“R&B died in 2007”: Nostalgia in Music Consumption

Nostalgia is a sentimental longing or wistful affection for the past, typically for a period or place with happy personal associations. Confucius once said that “music produces a kind of pleasure which human nature cannot do without.” Music and nostalgia go hand in hand — they’re almost inseparable.

 We’ve all had those moments when we’re listening to a specific song, or maybe even a whole album, and we begin to reminisce about a different time, a happier time, and occasionally, a darker time. That’s what music is all about; it’s about the experience and how we can adapt our own experiences to the music we’re listening to. This is probably the main reason why you always find yourself listening to Take Care by Drake (or The Weeknd, walk in your truth) after a disastrous break up, or why you can’t keep your leg still when “Stanky Legg” by GS Boyz is blaring through the speakers at a house party.

 Nostalgia is a doubled-edged sword; it can take us back to the greatest times in our life or send us spiraling down a deep dark hole of sadness and regret.

Some notable statements include:

And we can’t forget about this one…

Some would even argue that R&B died before that. Although there may be some truth to statements like these, they aren’t completely honest. These statements were all based on their own experiences and opinions, but it’s important to keep an open mind when listening to music.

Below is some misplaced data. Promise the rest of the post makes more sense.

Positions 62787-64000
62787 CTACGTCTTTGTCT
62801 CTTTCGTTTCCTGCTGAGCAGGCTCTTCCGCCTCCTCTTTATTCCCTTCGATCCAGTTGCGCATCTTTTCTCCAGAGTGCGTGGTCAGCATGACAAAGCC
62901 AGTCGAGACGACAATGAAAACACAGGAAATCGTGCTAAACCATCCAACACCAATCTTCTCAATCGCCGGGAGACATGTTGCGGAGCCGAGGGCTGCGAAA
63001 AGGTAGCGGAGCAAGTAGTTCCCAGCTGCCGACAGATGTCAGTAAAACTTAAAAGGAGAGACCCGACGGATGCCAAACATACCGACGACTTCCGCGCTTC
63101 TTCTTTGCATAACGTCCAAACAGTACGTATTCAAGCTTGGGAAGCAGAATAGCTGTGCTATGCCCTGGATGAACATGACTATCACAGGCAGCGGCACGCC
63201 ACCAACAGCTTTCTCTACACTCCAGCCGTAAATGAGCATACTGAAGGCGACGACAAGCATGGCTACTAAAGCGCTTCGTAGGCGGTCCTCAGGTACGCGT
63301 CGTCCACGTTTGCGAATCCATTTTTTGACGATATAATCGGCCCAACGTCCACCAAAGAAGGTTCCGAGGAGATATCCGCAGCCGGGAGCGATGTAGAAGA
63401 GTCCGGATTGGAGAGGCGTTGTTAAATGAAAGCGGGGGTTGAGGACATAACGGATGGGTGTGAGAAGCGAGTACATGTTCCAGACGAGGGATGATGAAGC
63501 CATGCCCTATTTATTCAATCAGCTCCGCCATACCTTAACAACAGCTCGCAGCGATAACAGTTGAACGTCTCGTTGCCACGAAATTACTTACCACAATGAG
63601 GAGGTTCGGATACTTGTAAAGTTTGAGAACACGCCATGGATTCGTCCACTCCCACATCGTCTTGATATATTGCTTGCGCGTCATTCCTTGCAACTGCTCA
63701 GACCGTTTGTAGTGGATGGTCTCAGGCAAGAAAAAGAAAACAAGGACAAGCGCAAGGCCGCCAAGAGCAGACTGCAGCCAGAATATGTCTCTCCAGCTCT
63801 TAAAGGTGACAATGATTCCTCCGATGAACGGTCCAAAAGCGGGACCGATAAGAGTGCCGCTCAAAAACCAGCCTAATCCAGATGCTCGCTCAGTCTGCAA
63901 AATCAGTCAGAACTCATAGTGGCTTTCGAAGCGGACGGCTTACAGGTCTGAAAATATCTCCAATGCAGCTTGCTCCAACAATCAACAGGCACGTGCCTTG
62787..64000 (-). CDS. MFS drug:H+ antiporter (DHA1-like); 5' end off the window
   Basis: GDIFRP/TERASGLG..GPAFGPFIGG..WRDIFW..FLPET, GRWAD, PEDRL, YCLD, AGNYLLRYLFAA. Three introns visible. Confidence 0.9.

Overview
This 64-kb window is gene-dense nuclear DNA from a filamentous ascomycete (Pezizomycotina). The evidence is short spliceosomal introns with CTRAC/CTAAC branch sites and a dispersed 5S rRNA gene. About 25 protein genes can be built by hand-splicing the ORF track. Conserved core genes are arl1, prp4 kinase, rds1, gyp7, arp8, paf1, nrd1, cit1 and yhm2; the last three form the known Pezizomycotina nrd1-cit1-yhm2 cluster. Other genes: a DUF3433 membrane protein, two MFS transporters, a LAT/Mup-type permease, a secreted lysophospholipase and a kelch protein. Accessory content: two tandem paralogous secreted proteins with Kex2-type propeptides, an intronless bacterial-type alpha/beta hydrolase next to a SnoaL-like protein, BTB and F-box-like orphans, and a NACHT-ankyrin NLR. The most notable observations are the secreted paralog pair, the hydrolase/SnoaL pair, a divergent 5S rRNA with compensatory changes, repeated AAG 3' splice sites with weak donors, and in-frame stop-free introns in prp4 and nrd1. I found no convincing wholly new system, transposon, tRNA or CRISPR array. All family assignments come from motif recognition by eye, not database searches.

Nostalgia can skew your opinion on music you’ve listened to with your parents as a child, as well as your opinion on any new music you may have listened to yesterday. Thoughts like “Kanye will never make another The College Dropout” are accurate. If you have had this thought you are probably right. But, why should he? You can listen to the album as many times as you like; nothing is stopping you. I understand that there is a strong desire for new music with that specific sound, but it’s important to understand an artist’s perspective. Absolutely no artist enters the industry with the idea that the one mixtape/album/EP that brought them fame will ultimately sum up their entire career. 

Artists that don’t change their sound with the times are often left in the past (e.g. Ginuwine, Tweet, Mario, Ludacris, Nelly, Ja Rule). One example of an artist that has changed their sound with the times would be Kanye West. Kanye West’s longevity in the music industry is a testament to his dynamic sound; regardless of your personal opinion about his music or life you can attest to this.

If you don’t like contemporary R&B or Hip-Hop there is nothing wrong with that, but you should ask yourself “why?” As a community, I think we all need to sit down and ask ourselves “why?” we didn’t like the Weeknd’s latest album Starboy (I know why! Because Wizkid is the only Starboy I acknowledge). At the end of the day, we all need to listen to music for what it is, and not what we think it should be.
 

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